Citationvan Draanen, Jenna; Prelip, Michael; & Upchurch, Dawn M. (2017). Consumption of fast food, sugar-sweetened beverages, artificially-sweetened beverages and allostatic load among young adults. Preventive Medicine Reports. vol. 10 pp. 212-217
AbstractThis study investigates the associations between recent consumption of fast foods, sugar-sweetened beverages, and artificially-sweetened beverages on level of allostatic load, a measure of cumulative biological risk, in young adults in the US. Data from Wave IV of the National Longitudinal Study of Adolescent to Adult Health were analyzed. Negative binomial regression models were used to estimate the associations between consumption of fast foods, sugar-sweetened, and artificially-sweetened beverages and allostatic load. Poisson and logistic regression models were used to estimate the associations between these diet parameters and combined biomarkers of physiological subsystems that comprise our measure of allostatic load. All analyses were weighted and findings are representative of young adults in the US, ages 24–34 in 2008 (n=11,562). Consumption of fast foods, sugar-sweetened, and artificially-sweetened beverages were associated with higher allostatic load at a bivariate level. Accounting for demographics and medication use, only artificially-sweetened beverages remained significantly associated with allostatic load. When all three dietary components were simultaneously included in a model, both sugar and artificially-sweetened beverage consumption were associated with higher allostatic load. Differences in allostatic load emerge early in the life course and young adults consuming sugar or artificially-sweetened beverages have higher allostatic load, net of demographics and medication use. Public health messages to young adults may need to include cautions about both sugar- and artificially-sweetened beverages.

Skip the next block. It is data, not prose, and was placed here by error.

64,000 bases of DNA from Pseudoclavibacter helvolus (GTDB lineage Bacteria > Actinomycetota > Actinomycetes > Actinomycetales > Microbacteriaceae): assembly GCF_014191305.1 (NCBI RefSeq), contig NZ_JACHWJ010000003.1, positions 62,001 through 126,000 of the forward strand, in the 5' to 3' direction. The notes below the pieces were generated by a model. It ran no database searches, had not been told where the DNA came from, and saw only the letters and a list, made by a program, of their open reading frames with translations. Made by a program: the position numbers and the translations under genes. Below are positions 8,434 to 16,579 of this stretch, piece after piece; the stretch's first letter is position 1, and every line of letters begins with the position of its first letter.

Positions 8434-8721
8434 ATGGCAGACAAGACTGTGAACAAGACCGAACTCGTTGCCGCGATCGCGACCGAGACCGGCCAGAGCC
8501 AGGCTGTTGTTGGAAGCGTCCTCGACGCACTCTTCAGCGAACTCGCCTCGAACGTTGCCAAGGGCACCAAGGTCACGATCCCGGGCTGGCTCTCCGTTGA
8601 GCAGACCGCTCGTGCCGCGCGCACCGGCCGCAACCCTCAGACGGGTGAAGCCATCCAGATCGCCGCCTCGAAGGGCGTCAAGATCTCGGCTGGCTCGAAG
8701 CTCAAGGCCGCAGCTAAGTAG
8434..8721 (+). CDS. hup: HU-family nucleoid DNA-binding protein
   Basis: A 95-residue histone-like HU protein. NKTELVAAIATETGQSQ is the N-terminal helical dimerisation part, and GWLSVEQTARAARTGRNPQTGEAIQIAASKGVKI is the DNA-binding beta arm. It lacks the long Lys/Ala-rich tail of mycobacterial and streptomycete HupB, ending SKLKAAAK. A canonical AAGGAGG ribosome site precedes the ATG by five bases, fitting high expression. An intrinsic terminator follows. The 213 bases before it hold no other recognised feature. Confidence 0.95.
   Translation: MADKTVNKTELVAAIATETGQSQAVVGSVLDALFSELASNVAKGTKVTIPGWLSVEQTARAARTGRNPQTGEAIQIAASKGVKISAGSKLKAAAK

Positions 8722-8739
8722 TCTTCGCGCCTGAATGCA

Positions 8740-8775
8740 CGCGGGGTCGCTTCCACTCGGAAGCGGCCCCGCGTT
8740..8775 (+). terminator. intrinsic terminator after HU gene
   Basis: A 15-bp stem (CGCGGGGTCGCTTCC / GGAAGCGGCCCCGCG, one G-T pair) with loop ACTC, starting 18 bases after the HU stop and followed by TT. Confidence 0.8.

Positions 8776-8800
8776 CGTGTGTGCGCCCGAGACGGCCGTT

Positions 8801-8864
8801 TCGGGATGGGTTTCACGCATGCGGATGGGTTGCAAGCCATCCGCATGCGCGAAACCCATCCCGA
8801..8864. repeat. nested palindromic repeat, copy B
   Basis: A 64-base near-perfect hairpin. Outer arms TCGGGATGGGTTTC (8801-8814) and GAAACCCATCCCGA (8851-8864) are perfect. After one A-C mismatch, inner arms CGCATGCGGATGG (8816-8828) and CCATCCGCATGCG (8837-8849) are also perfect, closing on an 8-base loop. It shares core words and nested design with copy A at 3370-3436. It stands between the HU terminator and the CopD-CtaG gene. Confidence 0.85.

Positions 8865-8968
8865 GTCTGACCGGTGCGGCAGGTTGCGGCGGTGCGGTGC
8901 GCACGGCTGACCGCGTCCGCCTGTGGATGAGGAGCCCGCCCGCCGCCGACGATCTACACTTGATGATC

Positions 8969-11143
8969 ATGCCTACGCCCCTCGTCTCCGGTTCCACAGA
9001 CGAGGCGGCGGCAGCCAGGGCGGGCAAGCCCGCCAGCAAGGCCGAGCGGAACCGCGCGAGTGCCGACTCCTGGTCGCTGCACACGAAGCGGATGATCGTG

Keyword(s)Allostasis Young adult Fast foods Dietary sugars Artificial sweeteners
Reference TypeJournal Article
Journal TitlePreventive Medicine Reports
Author(s)van Draanen, Jenna
Upchurch, Dawn M.